Price optimization is a capability that is finally making its way into the mainstream for companies in all industries. The term broadly refers to approaches for setting list or target prices that achieve a certain objective or goal, and that are based on some sort of data and mathematical formulas.
Some optimization approaches are intended to optimize yield on perishable products (like a seat on a flight soon to depart). Others are intended to optimize contribution margins. Still others are designed to balance both upside profit potential with the downside risk of losing business.
Whatever the goal, the CFO and the finance team are (or should be) part of the price optimization process.
One product can be sold at different price points into several different markets or end-use applications because customers perceive value differently and therefore have a different willingness-to-pay
Previously, price optimization was practiced only in certain verticals with massive amounts of transactional data like airlines and hospitality or retail and fast-moving consumer goods. It is now becoming the new norm for progressive companies in B2B industries like process manufacturing, industrial and high-tech manufacturing, wholesale distribution, professional and business services, transportation and logistics.
Traditionally, the impetus for taking advantage of price segmentation and optimization approaches has been a financial one. We will explore this first, and then note three key implications for customer experience as well.
The Financial Case
Most of these progressive companies have begun to leverage more advanced pricing capabilities for their ability to drive profit gains (10%-30% gains in operating profit) and subsequent returns on investment (projects with measurable ROIs of 500%-800%).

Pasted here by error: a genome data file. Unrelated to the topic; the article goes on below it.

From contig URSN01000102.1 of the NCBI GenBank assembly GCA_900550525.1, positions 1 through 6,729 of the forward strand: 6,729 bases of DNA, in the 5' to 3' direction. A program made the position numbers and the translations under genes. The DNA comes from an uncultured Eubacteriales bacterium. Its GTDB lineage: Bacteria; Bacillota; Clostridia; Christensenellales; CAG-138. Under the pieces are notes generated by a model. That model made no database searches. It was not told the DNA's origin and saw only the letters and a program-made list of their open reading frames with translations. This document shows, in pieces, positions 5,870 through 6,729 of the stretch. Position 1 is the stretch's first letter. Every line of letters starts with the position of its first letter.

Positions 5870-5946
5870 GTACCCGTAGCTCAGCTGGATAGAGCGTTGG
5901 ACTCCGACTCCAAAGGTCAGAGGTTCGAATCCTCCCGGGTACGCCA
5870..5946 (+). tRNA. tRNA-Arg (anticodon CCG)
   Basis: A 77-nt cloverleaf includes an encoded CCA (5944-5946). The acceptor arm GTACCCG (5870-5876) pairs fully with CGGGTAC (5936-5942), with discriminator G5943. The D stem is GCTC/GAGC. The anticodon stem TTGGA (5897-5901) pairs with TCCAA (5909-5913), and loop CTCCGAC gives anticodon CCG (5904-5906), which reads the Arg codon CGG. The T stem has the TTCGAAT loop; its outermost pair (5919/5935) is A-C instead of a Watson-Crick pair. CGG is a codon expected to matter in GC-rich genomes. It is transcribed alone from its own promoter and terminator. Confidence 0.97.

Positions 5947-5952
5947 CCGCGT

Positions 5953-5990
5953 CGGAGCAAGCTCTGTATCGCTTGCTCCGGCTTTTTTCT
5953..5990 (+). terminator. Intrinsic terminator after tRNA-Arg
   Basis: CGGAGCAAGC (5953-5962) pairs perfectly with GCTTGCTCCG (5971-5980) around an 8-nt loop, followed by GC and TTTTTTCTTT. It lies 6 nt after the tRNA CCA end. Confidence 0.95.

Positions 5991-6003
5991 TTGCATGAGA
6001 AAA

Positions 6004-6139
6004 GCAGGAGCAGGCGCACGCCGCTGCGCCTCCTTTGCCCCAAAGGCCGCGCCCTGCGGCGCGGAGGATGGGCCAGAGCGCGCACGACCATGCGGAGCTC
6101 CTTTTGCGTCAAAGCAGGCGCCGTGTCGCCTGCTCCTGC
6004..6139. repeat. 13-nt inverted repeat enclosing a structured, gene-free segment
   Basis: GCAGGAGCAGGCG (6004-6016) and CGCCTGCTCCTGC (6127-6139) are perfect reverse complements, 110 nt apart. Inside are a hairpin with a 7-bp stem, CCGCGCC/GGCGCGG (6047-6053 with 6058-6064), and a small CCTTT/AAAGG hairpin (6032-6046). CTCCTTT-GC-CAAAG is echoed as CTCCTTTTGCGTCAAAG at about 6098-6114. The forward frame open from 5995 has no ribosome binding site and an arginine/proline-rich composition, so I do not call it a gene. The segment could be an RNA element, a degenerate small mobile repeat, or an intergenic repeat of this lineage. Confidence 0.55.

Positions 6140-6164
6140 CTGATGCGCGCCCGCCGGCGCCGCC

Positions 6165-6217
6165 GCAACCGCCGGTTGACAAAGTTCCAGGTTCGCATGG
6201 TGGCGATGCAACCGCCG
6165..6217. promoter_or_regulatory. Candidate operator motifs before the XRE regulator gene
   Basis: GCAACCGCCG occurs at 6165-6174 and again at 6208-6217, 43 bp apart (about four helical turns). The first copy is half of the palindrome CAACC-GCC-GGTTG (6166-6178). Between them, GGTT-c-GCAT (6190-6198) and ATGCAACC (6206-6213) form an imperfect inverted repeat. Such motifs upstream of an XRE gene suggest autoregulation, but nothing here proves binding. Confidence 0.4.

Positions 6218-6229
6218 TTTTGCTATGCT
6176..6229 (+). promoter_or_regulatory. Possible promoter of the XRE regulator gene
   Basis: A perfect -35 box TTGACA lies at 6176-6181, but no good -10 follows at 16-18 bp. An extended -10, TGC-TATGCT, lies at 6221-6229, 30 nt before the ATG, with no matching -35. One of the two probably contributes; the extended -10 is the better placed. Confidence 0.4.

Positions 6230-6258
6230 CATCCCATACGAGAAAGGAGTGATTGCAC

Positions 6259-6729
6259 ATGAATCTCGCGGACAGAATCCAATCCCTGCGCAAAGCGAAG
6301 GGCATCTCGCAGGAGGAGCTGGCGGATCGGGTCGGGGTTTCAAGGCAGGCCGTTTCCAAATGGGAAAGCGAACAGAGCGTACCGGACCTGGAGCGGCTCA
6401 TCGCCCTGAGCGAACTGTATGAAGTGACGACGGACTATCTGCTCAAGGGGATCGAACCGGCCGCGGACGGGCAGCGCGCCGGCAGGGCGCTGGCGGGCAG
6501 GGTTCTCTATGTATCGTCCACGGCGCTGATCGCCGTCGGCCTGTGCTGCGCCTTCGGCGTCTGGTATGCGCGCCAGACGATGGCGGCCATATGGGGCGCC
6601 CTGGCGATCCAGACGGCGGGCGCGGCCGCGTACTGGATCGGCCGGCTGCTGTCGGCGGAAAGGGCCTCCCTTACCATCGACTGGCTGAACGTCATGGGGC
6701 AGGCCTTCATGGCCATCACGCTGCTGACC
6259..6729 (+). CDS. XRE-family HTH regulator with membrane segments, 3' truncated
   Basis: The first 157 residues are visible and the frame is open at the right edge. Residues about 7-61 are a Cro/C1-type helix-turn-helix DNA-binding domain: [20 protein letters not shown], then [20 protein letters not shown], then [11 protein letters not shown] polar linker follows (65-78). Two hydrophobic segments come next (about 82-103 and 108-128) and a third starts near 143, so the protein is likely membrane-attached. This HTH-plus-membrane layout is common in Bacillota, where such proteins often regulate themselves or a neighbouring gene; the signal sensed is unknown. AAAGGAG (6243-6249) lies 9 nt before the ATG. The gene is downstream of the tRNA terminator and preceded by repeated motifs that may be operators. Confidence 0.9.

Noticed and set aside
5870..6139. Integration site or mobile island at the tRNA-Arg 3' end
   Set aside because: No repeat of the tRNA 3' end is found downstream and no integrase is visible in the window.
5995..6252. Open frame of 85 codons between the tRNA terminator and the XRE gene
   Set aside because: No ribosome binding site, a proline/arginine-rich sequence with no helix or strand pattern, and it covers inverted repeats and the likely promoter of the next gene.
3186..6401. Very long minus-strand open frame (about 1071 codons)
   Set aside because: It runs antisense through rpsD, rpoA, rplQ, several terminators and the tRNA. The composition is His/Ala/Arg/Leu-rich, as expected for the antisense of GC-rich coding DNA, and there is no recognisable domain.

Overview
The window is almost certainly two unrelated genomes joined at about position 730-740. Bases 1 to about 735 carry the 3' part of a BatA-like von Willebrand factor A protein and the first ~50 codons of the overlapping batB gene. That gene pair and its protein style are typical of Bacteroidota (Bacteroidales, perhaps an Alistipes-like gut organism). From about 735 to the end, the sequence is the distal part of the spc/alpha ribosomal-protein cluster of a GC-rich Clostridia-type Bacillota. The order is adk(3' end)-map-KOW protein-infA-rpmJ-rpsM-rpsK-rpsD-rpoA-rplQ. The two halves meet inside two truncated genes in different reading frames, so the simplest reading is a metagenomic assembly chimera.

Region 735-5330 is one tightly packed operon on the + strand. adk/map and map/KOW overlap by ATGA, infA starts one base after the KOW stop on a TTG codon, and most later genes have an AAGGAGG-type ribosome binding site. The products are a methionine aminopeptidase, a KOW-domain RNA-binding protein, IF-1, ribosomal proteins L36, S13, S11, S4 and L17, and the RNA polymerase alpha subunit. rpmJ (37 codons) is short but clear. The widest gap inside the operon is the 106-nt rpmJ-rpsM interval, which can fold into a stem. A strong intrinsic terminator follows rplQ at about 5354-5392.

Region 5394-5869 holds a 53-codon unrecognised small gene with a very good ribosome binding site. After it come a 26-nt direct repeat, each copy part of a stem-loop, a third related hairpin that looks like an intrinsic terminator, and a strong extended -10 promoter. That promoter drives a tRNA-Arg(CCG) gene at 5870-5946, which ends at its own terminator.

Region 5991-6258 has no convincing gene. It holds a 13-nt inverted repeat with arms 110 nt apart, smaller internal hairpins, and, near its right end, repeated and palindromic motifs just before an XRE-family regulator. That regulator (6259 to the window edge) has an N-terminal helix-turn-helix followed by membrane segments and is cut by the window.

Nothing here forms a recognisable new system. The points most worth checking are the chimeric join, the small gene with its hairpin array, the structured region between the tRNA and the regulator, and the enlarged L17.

The reason for the strong benefits results is simple: a very small improvement in realized price translates into a very large increase in operating income. Because the gains in realized price carry no incremental costs like COGS or additional overhead, all the gains in revenue go straight to operating income.
When considering a typical Global 1200 company, various management consulting firms have noted for years that a 1% improvement in realized price typically translates into a 10%-12% gain in operating profit. This impact is significantly greater than any other profit lever such as variable costs, fixed costs, or sales volumes.
Deloitte has published a study in the Journal of Professional Pricing that noted an average benefit of 3.2% in realized price across over 100 pricing projects spanning five years. That translates into an average 32% increase in operating profit.
As one price-optimization software client, a Fortune 50 company, noted at their user conference: “How can you afford not to invest in this capability?”
Customer Segmentation Is Key
Where does the increase in realized price come from? Is it as simple as just raising prices?
The basis, especially in B2B industries, comes from being able to discern, measure, and then leverage how different customers value your products differently.
For example, one product can be sold into several different markets or end-use applications. The customers in those different markets or applications perceive value differently, and therefore have a different willingness-to-pay. These clusters of customers and products are essentially pricing segments that can be treated differently to maximize value-capture for the organization.
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